But I suspect that being close enough to induce any currents in the
    human body would be very risky for lots of other reasons...

    On Tue, 2 Sep 2003 23:06:11 -0700, "pervect" <[email protected]>
    wrote:

    >
    >"Peter D. Tillman" <[email protected]> wrote in message
    >news:[email protected]
    >
    >> Hmm -- I wonder if a strong-enough EMP pulse would stop a person's
    >> heart? Or, more likely, induce terminal fibrillation.
    >>
    >> A new weapon for sfnal assassins?
    >>
    >> Cheers -- Pete Tillman

    >
    >I think you'll have extreme difficulty getting any currents to pass through
    >the heart with an EMP pulse.
    >
    >The problem is that a short pulse like an EMP pulse has mostly high
    >frequency components. The skin effect (a property of conductors in general,
    >not specifically human skin) keeps the high frequencies from penetrating
    >very far into the body.
    >
    >The relative safety of high frequency current isn't just theory - Tesla, for
    >instance, used to put on demonstrations with his tesla coil, drawing huge
    >sparks from his body.
    >
    >The biggest danger with high frequency (RF or above) electricity is the
    >possibilty of painful burns.
    >
    >AFAIK, other than nuclear bombs (which are very wide area devices) the EMP
    >devices that exist are basically pulsed microwave beams, which opearate by
    >burning out the generator.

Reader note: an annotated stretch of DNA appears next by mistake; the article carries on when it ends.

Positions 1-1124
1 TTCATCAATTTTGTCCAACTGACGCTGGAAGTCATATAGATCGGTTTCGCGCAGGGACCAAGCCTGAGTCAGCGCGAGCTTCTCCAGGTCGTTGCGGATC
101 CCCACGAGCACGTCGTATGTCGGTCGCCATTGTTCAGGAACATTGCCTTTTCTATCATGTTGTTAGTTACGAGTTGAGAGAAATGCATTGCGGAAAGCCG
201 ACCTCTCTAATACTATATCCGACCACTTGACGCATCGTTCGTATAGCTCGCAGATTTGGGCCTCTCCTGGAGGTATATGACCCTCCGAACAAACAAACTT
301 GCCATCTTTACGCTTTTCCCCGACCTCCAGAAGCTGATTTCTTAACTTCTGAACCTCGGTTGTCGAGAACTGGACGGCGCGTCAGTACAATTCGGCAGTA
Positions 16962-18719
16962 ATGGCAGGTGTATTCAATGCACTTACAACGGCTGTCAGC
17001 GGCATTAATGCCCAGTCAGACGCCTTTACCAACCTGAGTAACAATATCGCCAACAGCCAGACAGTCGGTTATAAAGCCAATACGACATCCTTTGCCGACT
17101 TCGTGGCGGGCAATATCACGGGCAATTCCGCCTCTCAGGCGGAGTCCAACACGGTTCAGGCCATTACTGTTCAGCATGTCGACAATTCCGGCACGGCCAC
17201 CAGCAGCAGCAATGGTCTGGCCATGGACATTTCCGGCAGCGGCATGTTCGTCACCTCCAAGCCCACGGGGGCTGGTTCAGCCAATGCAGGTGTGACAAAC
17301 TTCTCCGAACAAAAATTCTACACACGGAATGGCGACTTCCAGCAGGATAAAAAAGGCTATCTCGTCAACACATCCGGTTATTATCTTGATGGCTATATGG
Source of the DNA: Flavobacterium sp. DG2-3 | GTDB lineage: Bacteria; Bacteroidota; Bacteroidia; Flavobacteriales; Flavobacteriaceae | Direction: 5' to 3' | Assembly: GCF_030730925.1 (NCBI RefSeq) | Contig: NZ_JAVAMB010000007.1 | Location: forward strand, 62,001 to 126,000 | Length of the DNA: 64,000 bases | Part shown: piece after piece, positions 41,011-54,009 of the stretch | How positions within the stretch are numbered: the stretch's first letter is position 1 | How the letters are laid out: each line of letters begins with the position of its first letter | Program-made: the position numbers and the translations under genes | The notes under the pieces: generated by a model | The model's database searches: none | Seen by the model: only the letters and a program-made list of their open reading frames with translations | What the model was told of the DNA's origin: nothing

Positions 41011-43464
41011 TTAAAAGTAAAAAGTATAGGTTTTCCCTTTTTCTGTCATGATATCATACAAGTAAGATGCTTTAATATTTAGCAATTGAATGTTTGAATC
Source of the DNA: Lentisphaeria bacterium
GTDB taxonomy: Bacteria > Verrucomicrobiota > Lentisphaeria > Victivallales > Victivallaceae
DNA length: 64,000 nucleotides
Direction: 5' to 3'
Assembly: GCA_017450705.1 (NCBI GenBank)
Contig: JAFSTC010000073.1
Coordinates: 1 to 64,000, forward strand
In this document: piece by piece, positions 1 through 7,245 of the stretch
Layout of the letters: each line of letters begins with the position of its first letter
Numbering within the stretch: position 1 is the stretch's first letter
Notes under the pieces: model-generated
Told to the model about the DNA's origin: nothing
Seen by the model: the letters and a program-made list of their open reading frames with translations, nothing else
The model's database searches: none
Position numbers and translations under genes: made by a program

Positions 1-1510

>
    >There is some possibility for pain and perhaps even damage from intense
    >enough microwave sources. But I would not expect that you could get enough
    >penetration to affect the heart.
    >
    >For an interesting if somewhat bizarre example, the military has been
    >investigating a microwave beam which causes painful burning sensations
    >(allegedly without actual damage) for crowd control, see for instance
    >
    >http://www.cnn.com/2001/TECH/science/03/02/new.weapon.02/
    >
    >
     
  4. In article <[email protected]>,
    "pervect" <[email protected]> wrote:

    > High powered radar (like those aboard ships) have been known to cook birds,
    > and they have the capability to kill a human, too. But the damage mechanism
    > is heating (cooking is an extreme case of heating).


    Which reminds me of a cautionary tale I once heard as a midshipman
    visiting Corpus Christi NAS: in the late Pleistocene, the HV for the
    base's radars was supplied by big, water-cooled rectifiers. A SA,
    assisting in descaling the tank, decided he had to take a leak *now*,
    and used the tank. Unfortunately, it was powered up. A painful, smelly,
    undignified death followed...

    Ick, Pete
     
  5. John

    John Guest

    "Peter D. Tillman" <[email protected]> wrote in message
    news:[email protected]
    > In article <[email protected]>,
    > "pervect" <[email protected]> wrote:
    >
    > > High powered radar (like those aboard ships) have been known to cook

    birds,
    > > and they have the capability to kill a human, too. But the damage

    mechanism
    > > is heating (cooking is an extreme case of heating).

    >
    > Which reminds me of a cautionary tale I once heard as a midshipman
    > visiting Corpus Christi NAS: in the late Pleistocene, the HV for the
    > base's radars was supplied by big, water-cooled rectifiers. A SA,
    > assisting in descaling the tank, decided he had to take a leak *now*,
    > and used the tank. Unfortunately, it was powered up. A painful, smelly,
    > undignified death followed...
    >
    > Ick, Pete


    Which in turn reminds me of a story I heard regarding a military radar
    installation. Supposedly, the less-than-brilliant guard was sitting in front
    of the radar dish on those cold winter nights to keep warm. One night he
    decides he's not warm enough and somehow gets the radar output up to 10
    times it's normal output. He cooks to death, of course.